Tuesday, October 25, 2011

Occupy London, St Paul's and the Rebel

One of my formative philosophical influences - and I can say that without being pretentious because I was about 17 when I read it, and pretention is expected at that age - was Albert Camus' 'The Rebel', most especially the first few pages. These describe the reaction of a slave who has simply taken too much abuse and turns round to say 'No'. From that refusal comes a sense of value and a sense of self - and these are the building blocks for creating something new. This is the primal reaction from which all else comes. Camus writes "An awakening of conscience, no matter how confused it may be, develops from any act of rebellion and is represented by the sudden realisation that something exists with which the rebel can identify himself..."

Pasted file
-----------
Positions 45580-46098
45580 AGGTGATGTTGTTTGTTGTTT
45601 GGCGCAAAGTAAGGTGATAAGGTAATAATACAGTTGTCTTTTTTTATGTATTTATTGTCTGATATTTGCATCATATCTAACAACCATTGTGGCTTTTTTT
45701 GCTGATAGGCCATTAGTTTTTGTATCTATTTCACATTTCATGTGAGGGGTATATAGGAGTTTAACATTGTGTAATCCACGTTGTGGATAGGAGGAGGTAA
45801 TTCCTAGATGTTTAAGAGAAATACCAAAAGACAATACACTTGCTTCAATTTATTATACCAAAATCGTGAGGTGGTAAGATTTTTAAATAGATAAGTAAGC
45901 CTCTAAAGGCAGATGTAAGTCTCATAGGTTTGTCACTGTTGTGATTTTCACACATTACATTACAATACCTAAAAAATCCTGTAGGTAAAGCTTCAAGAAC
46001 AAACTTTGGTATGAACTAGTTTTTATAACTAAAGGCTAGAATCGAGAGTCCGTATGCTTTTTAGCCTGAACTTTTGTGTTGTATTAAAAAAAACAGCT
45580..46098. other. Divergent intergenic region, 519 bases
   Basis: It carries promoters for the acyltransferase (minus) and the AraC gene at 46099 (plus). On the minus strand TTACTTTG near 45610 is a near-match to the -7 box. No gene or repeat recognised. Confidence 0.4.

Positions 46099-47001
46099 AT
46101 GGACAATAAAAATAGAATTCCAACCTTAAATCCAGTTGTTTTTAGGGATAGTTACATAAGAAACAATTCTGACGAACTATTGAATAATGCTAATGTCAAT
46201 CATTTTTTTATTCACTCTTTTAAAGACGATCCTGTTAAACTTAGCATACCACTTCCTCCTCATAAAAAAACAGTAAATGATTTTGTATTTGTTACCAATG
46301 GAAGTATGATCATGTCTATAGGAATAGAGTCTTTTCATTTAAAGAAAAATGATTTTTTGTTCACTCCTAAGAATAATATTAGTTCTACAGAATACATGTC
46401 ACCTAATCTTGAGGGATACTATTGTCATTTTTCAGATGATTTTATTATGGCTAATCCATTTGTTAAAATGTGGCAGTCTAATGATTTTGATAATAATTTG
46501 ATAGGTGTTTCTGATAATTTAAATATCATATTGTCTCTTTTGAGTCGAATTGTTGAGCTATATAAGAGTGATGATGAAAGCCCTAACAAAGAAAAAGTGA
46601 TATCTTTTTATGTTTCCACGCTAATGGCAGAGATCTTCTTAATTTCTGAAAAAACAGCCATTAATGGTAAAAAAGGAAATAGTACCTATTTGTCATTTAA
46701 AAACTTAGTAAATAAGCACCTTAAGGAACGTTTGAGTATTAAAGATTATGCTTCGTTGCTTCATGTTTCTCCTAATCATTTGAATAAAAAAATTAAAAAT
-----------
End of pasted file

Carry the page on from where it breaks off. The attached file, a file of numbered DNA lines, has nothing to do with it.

I've been pondering this whilst following the events outside St Paul's. There has been much criticism of the Occupy movement for not having 'clear goals' (on which see this great cartoon). That is immediately to try and force the rebellion to conform to the dominant discourse, to be co-opted into the patterns that pose no threat to the establishment. Specific claims will, I do not doubt, follow in due course. For now, however, it is enough for there to be the protest, the rebellion - the saying 'No' to manifest injustice, arrogance, ignorance and greed.